Church Statue – 23 July 2012

Church Statue on Wilshire, ink on paper in Sketchbook No. 62, 23 July 2012, about 8.5″x11″

More L.A. urban sketching for me. I don’t draw too much at night (only recent one I can remember is this Occupy L.A. sketch.) It tends to take quite a bit of time to drop in the deep blacks of a night scene… time-consuming but usually worth it. It goes just a bit faster with the brush pen. On my way home from seeing the new Batman movie, I stopped and worked for a few hours on this one.

The nearly-obligatory urban sketchers photo showing the sketch and the subject matter

It’s a statue out in front of Our Lady of the Angels church on Wilshire Boulevard in Los Angeles’ Koreatown. Update: though the inscription right above the parking sign says “Our Lady of the Angels”, my friends tell me that that’s not the church name – it’s Saint Basil’s Catholic Church. As I was drawing I was thinking of her as Our Lady of the $6 All Day Parking… though I am happy to see shared use of church parking lots… I don’t mean to make fun of it… other than that the parking sign is bigger than the “Our Lady Queen of Angels” sign.


3 responses to “Church Statue – 23 July 2012

  1. wow, that is great! um, how do you go about doing the shading with the brush pens? do you draw thin lines far apart and then fill in more or go over them again for darker spots?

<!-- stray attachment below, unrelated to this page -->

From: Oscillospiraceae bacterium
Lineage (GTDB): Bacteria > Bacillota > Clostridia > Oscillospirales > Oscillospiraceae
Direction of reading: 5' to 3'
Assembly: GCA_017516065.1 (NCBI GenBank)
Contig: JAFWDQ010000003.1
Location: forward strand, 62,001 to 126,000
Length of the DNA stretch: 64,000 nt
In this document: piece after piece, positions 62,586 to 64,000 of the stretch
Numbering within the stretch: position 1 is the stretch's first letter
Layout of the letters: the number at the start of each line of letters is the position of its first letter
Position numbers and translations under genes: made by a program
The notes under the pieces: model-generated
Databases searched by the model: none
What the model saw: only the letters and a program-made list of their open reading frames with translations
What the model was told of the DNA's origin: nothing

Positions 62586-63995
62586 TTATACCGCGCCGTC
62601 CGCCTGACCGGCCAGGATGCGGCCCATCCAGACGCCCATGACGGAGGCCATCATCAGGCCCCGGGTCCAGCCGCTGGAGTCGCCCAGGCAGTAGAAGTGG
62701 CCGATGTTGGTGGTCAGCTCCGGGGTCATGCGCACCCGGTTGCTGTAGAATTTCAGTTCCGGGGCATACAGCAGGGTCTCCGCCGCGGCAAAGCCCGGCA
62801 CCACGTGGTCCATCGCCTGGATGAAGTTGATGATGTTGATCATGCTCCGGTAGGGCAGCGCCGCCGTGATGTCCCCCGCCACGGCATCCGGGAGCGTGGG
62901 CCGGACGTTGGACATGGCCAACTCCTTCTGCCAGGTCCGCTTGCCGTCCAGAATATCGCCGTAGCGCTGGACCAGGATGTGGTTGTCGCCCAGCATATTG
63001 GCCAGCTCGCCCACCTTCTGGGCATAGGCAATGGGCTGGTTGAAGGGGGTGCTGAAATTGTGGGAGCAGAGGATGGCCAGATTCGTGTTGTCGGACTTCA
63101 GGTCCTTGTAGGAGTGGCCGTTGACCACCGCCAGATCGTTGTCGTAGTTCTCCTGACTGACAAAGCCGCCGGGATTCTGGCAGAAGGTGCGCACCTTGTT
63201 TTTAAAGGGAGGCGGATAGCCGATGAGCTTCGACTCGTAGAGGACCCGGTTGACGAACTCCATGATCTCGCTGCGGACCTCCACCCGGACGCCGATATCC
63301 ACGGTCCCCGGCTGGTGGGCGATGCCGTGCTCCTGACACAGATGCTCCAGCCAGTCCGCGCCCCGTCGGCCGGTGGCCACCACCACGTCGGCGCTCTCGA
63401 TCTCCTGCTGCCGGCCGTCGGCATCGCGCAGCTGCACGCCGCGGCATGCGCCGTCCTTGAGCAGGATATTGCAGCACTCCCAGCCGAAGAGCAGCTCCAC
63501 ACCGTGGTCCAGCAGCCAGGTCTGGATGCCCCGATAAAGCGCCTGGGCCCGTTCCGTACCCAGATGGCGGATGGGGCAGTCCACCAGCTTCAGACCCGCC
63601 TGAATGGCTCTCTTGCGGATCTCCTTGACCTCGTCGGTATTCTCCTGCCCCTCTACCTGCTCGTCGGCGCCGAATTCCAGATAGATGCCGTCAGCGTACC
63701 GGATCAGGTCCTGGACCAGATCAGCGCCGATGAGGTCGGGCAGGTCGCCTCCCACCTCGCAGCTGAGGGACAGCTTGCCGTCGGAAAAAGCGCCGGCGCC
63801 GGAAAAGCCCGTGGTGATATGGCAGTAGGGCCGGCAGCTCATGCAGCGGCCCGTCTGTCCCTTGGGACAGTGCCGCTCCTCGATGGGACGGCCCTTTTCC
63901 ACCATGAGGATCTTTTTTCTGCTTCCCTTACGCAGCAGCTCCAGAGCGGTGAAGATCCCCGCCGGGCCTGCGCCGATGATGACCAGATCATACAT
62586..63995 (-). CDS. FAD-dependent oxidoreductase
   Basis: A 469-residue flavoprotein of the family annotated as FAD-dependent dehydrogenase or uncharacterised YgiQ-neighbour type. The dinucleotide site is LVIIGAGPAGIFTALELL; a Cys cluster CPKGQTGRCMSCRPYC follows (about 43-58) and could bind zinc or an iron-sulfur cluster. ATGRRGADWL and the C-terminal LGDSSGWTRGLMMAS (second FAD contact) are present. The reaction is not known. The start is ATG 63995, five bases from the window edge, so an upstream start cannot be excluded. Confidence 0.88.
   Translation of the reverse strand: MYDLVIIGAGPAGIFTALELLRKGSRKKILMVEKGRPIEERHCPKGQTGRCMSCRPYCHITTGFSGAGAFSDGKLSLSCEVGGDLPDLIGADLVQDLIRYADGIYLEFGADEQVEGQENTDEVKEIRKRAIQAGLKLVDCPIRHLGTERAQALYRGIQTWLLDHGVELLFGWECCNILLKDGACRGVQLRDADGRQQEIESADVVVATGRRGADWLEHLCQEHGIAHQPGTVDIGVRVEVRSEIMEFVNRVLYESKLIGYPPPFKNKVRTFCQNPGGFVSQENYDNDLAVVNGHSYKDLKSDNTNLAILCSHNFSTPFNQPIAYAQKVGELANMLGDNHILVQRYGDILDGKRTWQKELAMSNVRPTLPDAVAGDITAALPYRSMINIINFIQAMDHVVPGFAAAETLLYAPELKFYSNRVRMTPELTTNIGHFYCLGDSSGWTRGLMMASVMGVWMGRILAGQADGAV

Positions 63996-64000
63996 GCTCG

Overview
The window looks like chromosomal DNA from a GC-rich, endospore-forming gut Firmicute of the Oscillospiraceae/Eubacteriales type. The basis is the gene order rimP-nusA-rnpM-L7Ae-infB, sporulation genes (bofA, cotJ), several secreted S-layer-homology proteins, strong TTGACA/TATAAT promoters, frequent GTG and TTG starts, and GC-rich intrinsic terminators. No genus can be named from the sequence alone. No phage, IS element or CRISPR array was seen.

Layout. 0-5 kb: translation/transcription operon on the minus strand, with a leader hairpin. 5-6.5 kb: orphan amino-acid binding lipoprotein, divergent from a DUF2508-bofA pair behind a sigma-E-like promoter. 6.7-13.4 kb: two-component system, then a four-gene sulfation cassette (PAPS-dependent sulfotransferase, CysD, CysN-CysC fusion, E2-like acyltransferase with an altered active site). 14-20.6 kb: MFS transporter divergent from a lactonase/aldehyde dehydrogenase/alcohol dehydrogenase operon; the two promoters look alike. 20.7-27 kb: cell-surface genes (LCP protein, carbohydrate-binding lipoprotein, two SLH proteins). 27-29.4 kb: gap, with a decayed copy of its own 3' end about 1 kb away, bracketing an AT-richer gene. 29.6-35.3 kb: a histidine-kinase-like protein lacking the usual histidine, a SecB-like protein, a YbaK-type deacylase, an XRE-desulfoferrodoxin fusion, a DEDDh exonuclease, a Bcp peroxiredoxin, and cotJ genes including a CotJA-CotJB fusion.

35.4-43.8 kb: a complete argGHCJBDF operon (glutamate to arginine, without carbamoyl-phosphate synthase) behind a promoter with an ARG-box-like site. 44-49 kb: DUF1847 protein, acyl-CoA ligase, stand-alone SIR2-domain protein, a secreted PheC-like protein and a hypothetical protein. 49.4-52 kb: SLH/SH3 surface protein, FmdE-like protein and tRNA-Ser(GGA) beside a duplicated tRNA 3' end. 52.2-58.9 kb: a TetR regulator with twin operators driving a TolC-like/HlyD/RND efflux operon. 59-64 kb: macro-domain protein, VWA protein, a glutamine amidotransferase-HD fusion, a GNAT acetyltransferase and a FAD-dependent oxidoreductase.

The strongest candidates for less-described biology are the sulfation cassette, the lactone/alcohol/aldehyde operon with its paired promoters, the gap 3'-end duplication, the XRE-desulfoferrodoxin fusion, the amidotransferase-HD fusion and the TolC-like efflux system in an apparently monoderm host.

• Thanks! And I really love technique questions like this… that only a real sketcher would ask. On areas that I know are going to get pretty dark, I draw a lot of vertical lines first fairly quickly – fairly thick lines, not worrying too much about them, because I know I am going to darken.

      If you’re not used to drawing a lot of verticals, and you want them really regular – you can kind of guide your hand using your pinkie finger or the base of your palm – guiding along the edge of the page/book… but really it’s not that critical that the verticals are highly-consistent… it’s fine for them to be approximate – I mostly use that for the ones along the edge of the page.

      From there, I just keep going over the line areas until they get darker and darker. Sometimes I pause and look for areas within the dark field that stick out because they’re too light – then specifically fill those light columns in… but mostly I just go over and over and over stuff until it looks the way I want it. I think it gets interesting when it’s kinda overworked.

      If that doesn’t make sense, let me know… and I can try explain another way.

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